Bold Roadmap for America's Future?

GOP struggles to maintain relevance in a post-conservative society

Republicans in the new Congress will be pushing “bold” ideas tied to traditional GOP principles, Sen. Jim DeMint, chairman of the Senate Steering Committee, tells Newsmax.

The South Carolina senator was just re-elected to a second two-year term as head of the steering committee, a forum where the vast majority of Republican senators work to discuss and promote conservative legislation and policies.

“It’s important that we go out and redefine ourselves as Republicans around our core principles,” DeMint says. “I don’t want to be out looking for who is going to be our next leader and presidential candidate. What we need to do is stand behind the principles that were the secret to America’s success as well as to the core values of the Republican Party.”

DeMint plans to introduce a Senate bill similar to one introduced in the House by Rep. Paul Ryan (R-Wis.) enhancing health and retirement security and aiming to reduce debt and promote jobs and business competitiveness. The proposals are outlined in what Ryan calls “A Roadmap for America’s Future.”

Included in the proposals is a plan to ensure universal access to health insurance and make Medicare, Medicaid, and Social Security permanently solvent. The proposals also include a new tax code that would give taxpayers a choice: to pay taxes according to the present system or to pay according to a highly simplified code that fits on a postcard with just two rates. The option comes with virtually no special tax deductions, credits, or exclusions.

“A new tax code has never been more important, particularly on the corporate side, so that when products are exported, those taxes are eliminated, and when products are imported, they carry the same tax load that domestic producers carry,” DeMint says. “Besides fixing the tax code, the bill fixes social security and creates an opportunity for every American to own a health insurance policy.”

As DeMint sees it, people have “soured” on the Republican product because Republicans have been “big spenders, big promoters of earmarks, and have been divided on immigration issues.”

The Republican label says you are for “limited government and cutting wasteful spending, you’re for personal responsibility and a strong defense,” DeMint says. “But when people have been opening that label, they don’t necessarily get that product. So we’ve got to make being a Republican mean something.”

By promoting the solutions in the roadmap for the future, DeMint hopes to brand Republicans as being positive rather than against everything.

“There’s some things we’re obviously going to need to try to stop,” DeMint says. “Eliminating the secret ballot for workers in a union organizing process would be terrible,” he says, referring to the Democrats’ so-called card-check proposal. “The whole card-check idea basically violates a sacred idea of secret ballots in our country.”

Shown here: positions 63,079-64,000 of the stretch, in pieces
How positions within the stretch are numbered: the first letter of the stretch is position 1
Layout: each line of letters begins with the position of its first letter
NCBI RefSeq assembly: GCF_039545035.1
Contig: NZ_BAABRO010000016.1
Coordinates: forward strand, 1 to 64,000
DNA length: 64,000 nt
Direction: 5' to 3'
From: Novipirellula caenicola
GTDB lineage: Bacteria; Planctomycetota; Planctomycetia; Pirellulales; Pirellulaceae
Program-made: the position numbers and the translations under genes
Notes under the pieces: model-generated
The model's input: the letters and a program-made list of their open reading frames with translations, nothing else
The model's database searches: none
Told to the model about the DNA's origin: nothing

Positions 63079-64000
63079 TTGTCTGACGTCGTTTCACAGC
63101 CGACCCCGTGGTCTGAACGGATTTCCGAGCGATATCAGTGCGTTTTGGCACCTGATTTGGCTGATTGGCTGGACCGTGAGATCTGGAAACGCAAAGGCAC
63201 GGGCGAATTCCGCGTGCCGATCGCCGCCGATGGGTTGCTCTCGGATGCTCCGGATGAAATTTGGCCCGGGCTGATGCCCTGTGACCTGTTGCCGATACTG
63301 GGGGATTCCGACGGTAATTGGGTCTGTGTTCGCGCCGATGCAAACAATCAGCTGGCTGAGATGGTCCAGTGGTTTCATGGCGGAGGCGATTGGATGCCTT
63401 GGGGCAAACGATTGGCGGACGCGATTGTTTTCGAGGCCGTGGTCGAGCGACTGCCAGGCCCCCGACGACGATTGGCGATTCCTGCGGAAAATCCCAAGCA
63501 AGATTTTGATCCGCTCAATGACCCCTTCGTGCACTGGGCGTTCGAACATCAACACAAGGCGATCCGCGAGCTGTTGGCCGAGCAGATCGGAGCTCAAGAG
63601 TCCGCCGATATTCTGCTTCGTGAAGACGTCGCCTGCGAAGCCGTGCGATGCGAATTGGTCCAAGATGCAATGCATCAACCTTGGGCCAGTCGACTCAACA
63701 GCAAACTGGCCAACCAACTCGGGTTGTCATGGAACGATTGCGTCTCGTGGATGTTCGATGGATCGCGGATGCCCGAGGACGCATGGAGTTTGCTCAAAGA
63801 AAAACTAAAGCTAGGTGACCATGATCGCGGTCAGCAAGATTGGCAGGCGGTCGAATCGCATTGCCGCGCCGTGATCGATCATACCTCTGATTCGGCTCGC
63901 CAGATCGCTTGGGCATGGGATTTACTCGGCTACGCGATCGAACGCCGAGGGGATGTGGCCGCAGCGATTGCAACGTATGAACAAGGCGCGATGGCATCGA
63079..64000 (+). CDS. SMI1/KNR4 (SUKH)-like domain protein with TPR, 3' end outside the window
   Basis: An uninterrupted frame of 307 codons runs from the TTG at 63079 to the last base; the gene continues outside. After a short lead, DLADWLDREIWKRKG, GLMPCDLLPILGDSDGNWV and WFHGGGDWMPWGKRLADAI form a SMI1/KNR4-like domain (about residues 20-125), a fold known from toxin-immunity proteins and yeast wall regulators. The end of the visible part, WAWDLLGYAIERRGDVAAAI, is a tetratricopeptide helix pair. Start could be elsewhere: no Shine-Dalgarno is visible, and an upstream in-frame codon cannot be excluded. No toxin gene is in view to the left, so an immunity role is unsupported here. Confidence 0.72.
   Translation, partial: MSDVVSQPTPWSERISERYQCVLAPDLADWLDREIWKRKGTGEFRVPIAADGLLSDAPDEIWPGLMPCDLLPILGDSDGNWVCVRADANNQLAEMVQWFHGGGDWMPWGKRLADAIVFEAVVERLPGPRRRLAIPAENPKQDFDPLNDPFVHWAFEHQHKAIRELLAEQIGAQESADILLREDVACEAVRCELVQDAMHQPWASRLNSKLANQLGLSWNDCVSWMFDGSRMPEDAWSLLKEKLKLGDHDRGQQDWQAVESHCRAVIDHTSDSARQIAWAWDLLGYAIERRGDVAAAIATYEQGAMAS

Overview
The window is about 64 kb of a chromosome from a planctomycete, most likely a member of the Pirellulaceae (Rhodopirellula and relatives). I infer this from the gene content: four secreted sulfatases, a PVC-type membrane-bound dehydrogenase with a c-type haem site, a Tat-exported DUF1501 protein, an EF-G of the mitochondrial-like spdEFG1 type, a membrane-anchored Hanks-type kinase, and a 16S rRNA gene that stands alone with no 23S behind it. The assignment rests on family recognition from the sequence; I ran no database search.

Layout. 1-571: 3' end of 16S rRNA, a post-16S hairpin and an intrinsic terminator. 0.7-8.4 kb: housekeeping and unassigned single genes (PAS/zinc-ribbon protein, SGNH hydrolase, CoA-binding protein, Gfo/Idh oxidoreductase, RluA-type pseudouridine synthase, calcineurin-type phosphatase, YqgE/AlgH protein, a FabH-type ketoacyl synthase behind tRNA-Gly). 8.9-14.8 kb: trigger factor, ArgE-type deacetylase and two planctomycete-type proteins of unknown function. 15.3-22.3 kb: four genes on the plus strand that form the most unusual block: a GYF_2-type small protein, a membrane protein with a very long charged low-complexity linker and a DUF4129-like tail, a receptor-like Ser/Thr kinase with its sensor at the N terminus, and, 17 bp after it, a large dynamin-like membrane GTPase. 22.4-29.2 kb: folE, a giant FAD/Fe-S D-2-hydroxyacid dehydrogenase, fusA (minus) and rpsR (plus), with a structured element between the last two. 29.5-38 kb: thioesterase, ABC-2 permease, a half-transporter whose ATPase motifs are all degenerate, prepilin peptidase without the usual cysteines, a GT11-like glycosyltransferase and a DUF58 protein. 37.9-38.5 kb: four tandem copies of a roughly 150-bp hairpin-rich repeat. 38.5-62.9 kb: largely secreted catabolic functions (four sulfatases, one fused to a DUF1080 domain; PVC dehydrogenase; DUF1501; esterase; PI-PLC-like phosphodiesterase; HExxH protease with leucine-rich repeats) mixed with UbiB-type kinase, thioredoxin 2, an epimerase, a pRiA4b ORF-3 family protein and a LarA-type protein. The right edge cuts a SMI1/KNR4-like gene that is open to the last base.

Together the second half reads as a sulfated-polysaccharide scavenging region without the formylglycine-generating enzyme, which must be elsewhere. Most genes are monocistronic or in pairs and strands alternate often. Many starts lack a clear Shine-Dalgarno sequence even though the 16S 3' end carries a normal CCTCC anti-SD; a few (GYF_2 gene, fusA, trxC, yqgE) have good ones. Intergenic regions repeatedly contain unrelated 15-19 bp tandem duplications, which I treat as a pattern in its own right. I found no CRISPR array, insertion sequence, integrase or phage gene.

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Asked about the loss of Hispanic voters in the last election, DeMint says, “We obviously need to attract the Hispanic vote, but we need to do it with our core principles. It’s a mistake for us to sit down now and say how do we get the Hispanic vote, how do we get the women vote, how do we get these votes, what do we have to say to get them?”

As outlined in a recent Newsmax story, Republicans are losing Hispanic voters big time. By a margin of 67 percent to 31 percent, Hispanic voters helped carry Barack Obama to victory. This is a major shift from 2004, when President Bush won an estimated 44 percent of the Hispanic vote.

While the amnesty debate did not help Republicans with Hispanics, “I don’t think asking to enforce the border is what alienated legal immigrants,” DeMint says. “American citizens who are Hispanic who vote have a very mixed opinion of Republicans just not being for anything. The big problem is that we had President Bush pushing a plan that did not include good border enforcement and a workable ID system, and it didn’t have enough in there to allow people to immigrate, particularly on a temporary basis, allowing them to come and go in a flexible environment.”

DeMint hopes to promote the roadmap proposals by going directly to the American people, using blogs, radio talk shows, and friendly newspapers.

“We’re trying to use all the media sources we can to get the right information to people, because usually the way things are presented here, when a bill comes out, the news reports are not necessarily accurate,” DeMint says. “When folks start calling, emailing, or writing their congressmen and senators, it may give us the impetus we need here to get more and more allies to work together.”

DeMint considers it a hopeful sign that Democrats, mindful that we are in a recession, are not talking about raising taxes. He is also keeping an open mind on Obama.

“He has said that he wants to eliminate earmarks,” DeMint says. “He’s said he wants to cut wasteful spending and make us energy independent. He may not do that in a way that I think he should, and if he comes into office and reinstates the moratorium on drilling in America, then obviously he’s going a route that is not going to create energy independence in our lifetime. But he’s going to be our president, and we need to give him the benefit of the doubt and find some things we can work with him on and hope we can move some things together that can benefit the country.”

- Ronald Kessler is chief Washington correspondent of Newsmax.com.


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